5 Tips for Living with a Cat for People With Allergies


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Though it may seem unlikely, the number of cat owners with allergies is rising. 20% of adults worldwide have cat allergies, and that percentage is only expected to grow. Fortunately, if you’re among those whose best friend is a feline and you can’t stop sneezing around them, you don’t have to take the drastic step of giving your cat away.

Cat owners in similar predicaments have developed tried-and-true strategies to fortify their health and make sure they don’t have to give up the company of their capricious pets. Here are some of them.

Choose a hypoallergenic breed

It’s important to note that there is no such thing as a completely hypoallergenic cat. What causes allergies in the first place is Fel D1, a protein that resides in a cat’s saliva, urine, and dander (flakes of dried skin). Though all cats produce this protein, the type of coat and shedding levels can affect the level of Fel D1 present in their bodies.

When you discern which breed you want to bring home, give special attention to their coat. Some of the best hypoallergenic cat breeds you can adopt are the Balinese, which is a long-haired cat that only has one, gorgeous coat; the Devon Rex, which has very fine fur; and the Sphinx, which is almost hairless.

Clean continuously

The first step to a clean, pet-friendly home: bathe your cat frequently—but since cats are generally averse to water, this might be difficult for you to pull off. However, bathing your cat at least more often than normal can reduce the allergens present in your cat’s fur and help them maintain healthy skin.

You should also look to keep your house clean and fur-free. While this can sound intimidating, you can make this routine. For example, the 2020 Architectural Digest article “The Art of Having a Pet and a Clean House at the Same Time” suggests getting in the practice of spritzing your pet’s food bowls with cooking spray to prevent stains from setting in. Another suggestion: keep latex gloves or lint rollers on hand to get pet hair off your furniture and clothes. If it gets too overwhelming, consider hiring a cleaning service or trying this next tip.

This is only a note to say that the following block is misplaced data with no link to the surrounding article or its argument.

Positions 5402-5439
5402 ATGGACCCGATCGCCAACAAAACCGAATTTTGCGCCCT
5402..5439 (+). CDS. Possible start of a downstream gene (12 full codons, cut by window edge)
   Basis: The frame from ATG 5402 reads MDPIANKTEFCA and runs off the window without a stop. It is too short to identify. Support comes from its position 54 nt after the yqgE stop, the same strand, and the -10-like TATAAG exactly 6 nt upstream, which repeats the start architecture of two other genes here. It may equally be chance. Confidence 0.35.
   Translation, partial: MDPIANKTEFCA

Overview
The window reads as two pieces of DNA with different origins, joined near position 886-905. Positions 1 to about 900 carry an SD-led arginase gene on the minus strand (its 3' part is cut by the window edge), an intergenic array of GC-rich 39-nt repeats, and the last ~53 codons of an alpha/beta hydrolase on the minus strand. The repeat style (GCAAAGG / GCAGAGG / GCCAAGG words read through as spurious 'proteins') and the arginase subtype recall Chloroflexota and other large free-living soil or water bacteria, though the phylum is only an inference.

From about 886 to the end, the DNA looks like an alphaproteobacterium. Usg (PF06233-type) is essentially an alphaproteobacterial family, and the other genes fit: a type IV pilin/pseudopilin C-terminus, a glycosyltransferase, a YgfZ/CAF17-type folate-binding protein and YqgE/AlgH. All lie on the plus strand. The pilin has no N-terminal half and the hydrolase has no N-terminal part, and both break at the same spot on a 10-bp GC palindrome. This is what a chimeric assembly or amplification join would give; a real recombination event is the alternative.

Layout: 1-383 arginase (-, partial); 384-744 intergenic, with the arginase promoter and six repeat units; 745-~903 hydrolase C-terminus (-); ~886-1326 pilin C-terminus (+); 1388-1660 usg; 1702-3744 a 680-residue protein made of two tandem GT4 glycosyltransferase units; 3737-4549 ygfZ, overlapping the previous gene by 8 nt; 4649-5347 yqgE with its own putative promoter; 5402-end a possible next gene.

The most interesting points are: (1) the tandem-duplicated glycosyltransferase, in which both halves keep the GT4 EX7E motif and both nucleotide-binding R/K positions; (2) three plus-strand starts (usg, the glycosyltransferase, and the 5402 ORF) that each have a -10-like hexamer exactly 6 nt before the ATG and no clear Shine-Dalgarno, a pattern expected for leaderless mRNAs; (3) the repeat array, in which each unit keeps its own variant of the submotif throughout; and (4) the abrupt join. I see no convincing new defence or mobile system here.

Invest in helpful tech

The latest technology can help you with your pet allergies, especially if you find it challenging to follow the tips above. Since cat hair is the primary source of said allergies, contemplate getting a robot vacuum to comb through your living areas. Roomba is one of the most recognizable and reliable brands in this regard, and the iRobot Roomba s9+ in particular is lauded as one of the best for pet hair. It uses a patented Three-Stage Cleaning system that works on multiple floor types, so you’re guaranteed a deep clean even if your home is covered in high-pile carpets.

You can also consider investing in an air purifier to relieve your allergies and diffuse unpleasant pet odors. Purifiers with a high-efficiency particulate air (HEPA) filter are considered to be among the best air purifiers for pets because of the filter’s ability to eliminate up to 99.97% of the particle pollutants from the air that passes through them. The Rabbit Air MinusA2 Ultra Quiet Air Purifier is the gold standard with its six-stage filtration system and user-friendly display. With both a robot vacuum and an air purifier, you can easily keep the floors and air of your home allergen-free—especially if you’re busy and don’t have time to do these tasks on your own.

Set boundaries with your cat

If you’re allergic, it’s important to have some cat-free areas in the house whenever you need a break. You can do this by setting boundaries with your cat. This can take the form of physical boundaries, like fenced-off areas or closed doors. If you choose to take this route, introduce these physical boundaries early—or your cat might spend the next few weeks scratching the door in protest.

You can also establish boundaries with your pet by reinforcing good behavior. Shower them with attention only when they comply with your rules, and try spending time with them consistently in areas far from your cat-free zones.

Have your medication ready

Even with the best of efforts, you won’t be able to banish your allergy symptoms completely. Be mindful of your body’s reactions—and always have medication nearby just in case. You can take antihistamine tablets to alleviate runny noses. Off-shoots like antihistamine eye drops can help reduce redness and swelling. Meanwhile, you can try immunotherapy, which involves getting allergy shots, to train your immune system to be less sensitive to Fel D1.

While you might adore your cat, it’s also important to be mindful of your health. Follow the tips above to ensure your living space is a warm, hospitable environment for both you and your beloved furry friend.


Article contributed by Rachel Jennings


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